Long, Bumpy Road
“Rest areas in California are full by 3 or 4 p.m., and rest areas are few and far between,” says Landis. “We usually stop somewhere in Arizona and wait until it’s time to go.” Landis and his wife Toni go to California every week hauling produce, poultry and dry goods.
Texas is another state that made quite a few lists on this year’s Highway Report Card – some good, some bad – including the No. 1 spots for Best Roads, Most Available Overnight Parking, Worst Rest Stops, Best Truck Stops and Best Four-wheelers. Texas also appears in one of the top spots for Best Rest Stops, Weakest Truck Inspections, Worst Four-wheelers and Worst Truck Stops.
“Texas has all those picnic areas that are gigantic. You can tell they’re making an effort to give parking to trucks,” says Landis.
“I seldom have trouble finding parking in Texas at all,” Connot says.
Jack Isham, who has been driving almost 50 years, doesn’t agree with the positive findings about parking in Texas.
“Texas is a huge state, and they have rinky-dinky rest areas that accommodate maybe eight or 10 trucks,” says the Rockford, Ill., owner-operator who is leased to Roadrunner Freight Systems and hauls less-than-truckload. “Why even waste your time?”
“I don’t care for Texas rest areas. There’s no privacy because it’s so open,” Estes says.
A state with a clear parking problem is the Garden State. It was voted first for Worst Truck Stops, second for Least Available Overnight Parking and fourth for Worst Rest Stops.
“New Jersey has the worst truck stops. They’re crowded and cramped,” Estes says.
“That’s because we hardly have any,” says Gail Toth, executive director for the New Jersey Motor Trucks Association. “Truckers have to park on the side of the road. The Turnpike is overloaded, but they did just add some spaces, and they’re trying to develop truck-only rest areas. It’s very hard to find space to build truck stops because property is so expensive. We generate tremendous truck traffic. They wait in New Jersey for the sun to come up before they go to New York City.”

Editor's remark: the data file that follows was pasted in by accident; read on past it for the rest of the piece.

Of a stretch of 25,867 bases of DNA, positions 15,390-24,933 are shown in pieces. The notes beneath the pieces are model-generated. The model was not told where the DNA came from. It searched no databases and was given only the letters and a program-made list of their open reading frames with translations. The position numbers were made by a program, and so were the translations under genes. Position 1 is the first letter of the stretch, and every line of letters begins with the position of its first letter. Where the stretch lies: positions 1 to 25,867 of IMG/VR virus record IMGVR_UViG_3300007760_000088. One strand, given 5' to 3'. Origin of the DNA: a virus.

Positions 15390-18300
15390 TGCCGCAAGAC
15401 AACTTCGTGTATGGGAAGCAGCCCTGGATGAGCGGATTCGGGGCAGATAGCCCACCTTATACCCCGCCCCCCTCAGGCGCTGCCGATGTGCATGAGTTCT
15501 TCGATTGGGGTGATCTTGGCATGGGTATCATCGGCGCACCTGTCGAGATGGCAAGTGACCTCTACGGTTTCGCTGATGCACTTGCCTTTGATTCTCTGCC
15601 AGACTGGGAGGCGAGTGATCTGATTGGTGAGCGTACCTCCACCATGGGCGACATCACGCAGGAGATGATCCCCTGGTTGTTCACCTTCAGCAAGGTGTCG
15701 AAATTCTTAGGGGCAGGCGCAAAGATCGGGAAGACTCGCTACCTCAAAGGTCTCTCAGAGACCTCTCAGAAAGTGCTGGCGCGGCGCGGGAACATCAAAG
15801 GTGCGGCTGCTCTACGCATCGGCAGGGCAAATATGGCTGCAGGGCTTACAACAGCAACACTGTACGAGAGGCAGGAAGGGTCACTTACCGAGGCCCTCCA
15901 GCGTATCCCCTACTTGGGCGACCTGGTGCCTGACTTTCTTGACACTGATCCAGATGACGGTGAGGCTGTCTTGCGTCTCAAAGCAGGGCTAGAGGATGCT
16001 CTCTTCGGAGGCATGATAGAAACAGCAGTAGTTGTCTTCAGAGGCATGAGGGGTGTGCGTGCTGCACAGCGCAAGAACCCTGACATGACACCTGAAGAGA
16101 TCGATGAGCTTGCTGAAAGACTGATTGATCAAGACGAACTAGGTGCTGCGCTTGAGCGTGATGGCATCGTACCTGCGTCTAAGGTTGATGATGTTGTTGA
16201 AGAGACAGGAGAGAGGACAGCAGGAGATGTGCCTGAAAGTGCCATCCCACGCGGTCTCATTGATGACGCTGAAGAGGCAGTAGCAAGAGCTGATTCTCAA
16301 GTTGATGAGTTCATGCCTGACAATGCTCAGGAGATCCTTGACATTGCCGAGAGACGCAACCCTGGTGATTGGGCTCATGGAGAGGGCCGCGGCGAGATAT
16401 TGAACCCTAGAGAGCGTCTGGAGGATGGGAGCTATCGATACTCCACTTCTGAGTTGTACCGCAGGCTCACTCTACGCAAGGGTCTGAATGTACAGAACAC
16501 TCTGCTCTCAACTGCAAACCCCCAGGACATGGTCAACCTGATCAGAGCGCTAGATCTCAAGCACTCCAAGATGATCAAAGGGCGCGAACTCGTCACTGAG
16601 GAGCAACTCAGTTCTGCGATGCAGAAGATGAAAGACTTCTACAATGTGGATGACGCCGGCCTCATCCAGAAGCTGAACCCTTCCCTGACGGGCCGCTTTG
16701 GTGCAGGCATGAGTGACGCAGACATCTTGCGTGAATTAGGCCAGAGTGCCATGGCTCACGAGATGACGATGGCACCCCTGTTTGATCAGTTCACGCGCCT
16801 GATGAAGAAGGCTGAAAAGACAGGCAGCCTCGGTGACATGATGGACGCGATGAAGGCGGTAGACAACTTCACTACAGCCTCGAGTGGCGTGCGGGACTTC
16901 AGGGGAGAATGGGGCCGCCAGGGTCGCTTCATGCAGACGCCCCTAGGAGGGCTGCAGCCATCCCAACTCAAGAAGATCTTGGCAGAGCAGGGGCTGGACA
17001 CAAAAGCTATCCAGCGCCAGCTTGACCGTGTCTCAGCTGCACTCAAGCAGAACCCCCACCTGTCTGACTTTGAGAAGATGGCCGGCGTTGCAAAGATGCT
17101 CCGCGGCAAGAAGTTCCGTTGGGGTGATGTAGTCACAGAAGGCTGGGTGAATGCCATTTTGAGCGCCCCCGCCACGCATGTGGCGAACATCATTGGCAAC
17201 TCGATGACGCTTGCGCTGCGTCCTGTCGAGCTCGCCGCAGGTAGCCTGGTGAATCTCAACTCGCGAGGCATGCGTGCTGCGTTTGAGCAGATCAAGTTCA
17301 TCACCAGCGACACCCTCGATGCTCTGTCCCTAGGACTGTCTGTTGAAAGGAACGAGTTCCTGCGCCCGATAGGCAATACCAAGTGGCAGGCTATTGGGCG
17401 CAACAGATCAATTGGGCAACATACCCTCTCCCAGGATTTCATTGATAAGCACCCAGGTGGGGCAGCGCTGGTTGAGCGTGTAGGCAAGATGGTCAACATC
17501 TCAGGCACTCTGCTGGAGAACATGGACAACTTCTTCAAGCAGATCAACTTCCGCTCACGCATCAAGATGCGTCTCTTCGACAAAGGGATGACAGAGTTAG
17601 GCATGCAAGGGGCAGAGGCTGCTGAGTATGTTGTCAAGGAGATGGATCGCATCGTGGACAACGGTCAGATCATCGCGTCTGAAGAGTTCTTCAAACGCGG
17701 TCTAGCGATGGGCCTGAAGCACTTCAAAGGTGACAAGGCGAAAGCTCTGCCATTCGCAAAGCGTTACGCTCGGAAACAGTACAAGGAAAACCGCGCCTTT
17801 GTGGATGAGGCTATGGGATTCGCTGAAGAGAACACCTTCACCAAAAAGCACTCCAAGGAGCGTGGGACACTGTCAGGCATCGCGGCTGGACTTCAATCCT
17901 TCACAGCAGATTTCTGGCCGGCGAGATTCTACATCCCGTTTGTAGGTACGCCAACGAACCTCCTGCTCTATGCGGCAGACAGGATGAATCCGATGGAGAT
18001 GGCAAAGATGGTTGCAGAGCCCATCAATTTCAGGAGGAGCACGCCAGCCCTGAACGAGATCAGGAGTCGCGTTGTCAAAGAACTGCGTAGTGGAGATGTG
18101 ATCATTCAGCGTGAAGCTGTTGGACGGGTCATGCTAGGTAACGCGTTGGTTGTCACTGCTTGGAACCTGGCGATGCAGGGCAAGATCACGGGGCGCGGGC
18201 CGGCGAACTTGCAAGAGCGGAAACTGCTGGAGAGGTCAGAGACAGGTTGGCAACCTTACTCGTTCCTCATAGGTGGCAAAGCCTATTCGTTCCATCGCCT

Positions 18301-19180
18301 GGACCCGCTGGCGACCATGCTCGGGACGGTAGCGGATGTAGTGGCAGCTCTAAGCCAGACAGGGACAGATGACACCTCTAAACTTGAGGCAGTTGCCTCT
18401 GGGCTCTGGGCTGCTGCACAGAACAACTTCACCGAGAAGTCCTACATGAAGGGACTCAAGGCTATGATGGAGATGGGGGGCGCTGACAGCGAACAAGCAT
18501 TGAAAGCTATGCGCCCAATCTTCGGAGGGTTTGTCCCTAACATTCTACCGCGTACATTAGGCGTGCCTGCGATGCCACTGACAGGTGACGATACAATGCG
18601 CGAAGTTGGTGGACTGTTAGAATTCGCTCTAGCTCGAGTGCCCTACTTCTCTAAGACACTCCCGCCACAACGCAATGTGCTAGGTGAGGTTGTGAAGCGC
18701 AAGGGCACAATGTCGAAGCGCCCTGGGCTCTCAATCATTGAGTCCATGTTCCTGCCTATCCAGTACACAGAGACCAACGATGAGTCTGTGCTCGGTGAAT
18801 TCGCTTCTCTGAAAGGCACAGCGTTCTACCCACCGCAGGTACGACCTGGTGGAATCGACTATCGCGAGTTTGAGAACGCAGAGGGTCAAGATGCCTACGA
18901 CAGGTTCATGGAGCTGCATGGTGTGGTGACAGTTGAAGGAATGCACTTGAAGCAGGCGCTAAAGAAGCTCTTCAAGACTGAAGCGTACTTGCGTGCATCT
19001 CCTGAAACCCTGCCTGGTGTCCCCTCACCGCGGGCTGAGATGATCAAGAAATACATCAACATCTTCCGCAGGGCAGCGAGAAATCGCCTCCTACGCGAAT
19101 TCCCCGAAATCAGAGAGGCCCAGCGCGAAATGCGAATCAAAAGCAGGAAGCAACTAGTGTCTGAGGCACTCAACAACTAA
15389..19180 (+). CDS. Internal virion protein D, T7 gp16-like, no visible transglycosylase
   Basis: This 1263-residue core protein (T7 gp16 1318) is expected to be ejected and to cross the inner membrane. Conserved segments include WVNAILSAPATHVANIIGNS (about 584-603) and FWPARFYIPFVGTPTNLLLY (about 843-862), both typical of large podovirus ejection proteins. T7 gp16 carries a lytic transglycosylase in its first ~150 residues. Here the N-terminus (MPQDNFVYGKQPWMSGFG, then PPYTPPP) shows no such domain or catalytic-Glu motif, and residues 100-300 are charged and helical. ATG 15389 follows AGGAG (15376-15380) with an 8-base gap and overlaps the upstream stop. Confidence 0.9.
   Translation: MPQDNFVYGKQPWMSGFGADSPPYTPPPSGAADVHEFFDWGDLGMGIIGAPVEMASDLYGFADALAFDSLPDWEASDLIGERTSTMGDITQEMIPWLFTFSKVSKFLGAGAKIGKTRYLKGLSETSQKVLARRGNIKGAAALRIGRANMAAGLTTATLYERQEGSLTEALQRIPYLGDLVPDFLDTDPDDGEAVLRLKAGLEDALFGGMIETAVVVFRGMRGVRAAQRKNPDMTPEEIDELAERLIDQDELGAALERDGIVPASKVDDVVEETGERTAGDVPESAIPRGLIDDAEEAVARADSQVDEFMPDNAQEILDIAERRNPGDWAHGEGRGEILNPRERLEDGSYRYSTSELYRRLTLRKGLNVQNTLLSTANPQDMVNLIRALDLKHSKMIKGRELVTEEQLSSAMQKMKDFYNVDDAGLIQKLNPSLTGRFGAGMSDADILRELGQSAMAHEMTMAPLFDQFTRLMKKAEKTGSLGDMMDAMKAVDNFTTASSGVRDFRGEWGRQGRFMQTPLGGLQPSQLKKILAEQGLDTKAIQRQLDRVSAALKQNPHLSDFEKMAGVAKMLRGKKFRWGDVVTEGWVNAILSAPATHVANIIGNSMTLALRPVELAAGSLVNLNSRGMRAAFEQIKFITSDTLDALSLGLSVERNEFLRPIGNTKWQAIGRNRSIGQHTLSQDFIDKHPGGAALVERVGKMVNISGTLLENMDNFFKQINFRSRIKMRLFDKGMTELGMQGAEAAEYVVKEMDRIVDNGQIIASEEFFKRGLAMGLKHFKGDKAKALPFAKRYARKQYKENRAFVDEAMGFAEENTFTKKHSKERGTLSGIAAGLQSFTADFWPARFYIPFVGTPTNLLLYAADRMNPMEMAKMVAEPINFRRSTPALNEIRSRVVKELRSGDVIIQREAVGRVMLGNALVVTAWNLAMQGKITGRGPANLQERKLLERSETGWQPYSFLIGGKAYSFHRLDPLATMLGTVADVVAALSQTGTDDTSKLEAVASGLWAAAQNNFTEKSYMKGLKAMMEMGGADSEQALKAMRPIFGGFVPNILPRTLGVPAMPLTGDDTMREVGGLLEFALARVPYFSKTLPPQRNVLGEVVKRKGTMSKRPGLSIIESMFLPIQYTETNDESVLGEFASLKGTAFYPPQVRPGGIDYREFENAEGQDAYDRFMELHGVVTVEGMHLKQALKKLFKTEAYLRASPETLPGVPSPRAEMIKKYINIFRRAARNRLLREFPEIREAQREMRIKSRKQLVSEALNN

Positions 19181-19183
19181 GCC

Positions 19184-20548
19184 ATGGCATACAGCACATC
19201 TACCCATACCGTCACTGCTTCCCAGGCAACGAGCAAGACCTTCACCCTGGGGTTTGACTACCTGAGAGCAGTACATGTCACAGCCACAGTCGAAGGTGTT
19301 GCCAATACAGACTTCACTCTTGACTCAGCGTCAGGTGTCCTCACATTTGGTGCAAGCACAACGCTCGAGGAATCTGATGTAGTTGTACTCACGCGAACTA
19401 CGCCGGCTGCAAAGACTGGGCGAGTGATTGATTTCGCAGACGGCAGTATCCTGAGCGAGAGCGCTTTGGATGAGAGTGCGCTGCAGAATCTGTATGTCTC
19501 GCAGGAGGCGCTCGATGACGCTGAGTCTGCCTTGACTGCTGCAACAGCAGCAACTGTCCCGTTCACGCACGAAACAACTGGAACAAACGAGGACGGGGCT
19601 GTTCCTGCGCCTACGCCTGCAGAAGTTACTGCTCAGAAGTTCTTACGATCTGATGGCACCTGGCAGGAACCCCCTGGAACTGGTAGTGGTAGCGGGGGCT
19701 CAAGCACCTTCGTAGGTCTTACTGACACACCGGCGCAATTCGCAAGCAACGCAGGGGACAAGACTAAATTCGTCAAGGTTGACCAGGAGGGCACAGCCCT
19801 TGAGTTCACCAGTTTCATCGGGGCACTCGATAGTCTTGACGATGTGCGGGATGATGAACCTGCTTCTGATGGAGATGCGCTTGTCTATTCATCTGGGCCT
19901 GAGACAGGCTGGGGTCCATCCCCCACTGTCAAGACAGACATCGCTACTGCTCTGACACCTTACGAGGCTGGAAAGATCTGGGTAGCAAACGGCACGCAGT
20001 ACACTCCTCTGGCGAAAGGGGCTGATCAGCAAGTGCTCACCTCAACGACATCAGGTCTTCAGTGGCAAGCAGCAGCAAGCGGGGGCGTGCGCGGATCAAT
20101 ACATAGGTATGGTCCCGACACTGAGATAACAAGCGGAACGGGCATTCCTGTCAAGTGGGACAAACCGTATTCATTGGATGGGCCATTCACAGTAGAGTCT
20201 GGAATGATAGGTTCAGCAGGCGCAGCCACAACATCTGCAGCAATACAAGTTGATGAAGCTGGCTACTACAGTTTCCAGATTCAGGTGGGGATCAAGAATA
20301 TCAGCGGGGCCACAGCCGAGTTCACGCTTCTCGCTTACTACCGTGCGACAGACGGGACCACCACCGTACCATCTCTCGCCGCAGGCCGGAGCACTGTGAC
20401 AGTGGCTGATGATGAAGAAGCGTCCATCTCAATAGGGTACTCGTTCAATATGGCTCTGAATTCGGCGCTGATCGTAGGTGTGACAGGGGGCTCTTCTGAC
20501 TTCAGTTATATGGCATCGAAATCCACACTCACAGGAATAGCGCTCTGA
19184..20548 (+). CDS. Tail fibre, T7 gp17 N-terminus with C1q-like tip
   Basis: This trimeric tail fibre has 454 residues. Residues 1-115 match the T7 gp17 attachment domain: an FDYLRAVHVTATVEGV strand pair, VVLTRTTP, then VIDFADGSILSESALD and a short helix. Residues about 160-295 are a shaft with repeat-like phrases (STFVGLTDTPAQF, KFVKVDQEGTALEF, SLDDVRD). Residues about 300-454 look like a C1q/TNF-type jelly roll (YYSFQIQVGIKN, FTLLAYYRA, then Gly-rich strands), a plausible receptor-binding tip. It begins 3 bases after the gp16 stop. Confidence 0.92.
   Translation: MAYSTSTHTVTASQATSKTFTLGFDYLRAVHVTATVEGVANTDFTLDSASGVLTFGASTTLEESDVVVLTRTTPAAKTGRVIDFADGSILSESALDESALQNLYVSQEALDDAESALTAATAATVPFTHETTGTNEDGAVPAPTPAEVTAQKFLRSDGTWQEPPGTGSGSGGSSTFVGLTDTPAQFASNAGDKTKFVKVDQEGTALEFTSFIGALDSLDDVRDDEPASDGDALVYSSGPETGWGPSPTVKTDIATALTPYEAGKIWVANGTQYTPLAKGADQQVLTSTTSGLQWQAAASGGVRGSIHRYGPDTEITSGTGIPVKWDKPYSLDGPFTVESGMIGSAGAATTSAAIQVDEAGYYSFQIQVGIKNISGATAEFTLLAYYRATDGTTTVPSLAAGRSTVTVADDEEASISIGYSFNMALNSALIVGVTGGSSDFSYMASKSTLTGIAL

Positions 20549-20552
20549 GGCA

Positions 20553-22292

Turnpike officials have tried to make the highway a better option for truckers. Fuel is priced cheaper. Officials have been expanding parking slots, and they’re offering truckers more personalized services by adding and upgrading facilities.
“I worry about these guys that have to park on the side of the road,” Toth says. “If we are going to depend so much on trucking, our drivers need to be safe. They are in desperate need of sleep, and with the new hours of service, it will only get worse. We need places to put them, and even though the public has a negative perception of truckers, their safety should supersede any concerns the public has.”
One state that has consistently overcome parking problems is Florida. The state tops the Best Rest Stops list – for the fourth time in a row.
“We keep track of the conditions through a good comment card system,” says engineer Dave Anderson of the Florida Department of Transportation. “We spend about $22 million a year to maintain the rest areas, which includes armed guards from 3 in the afternoon until 8 in the morning and 24-hour attendants.”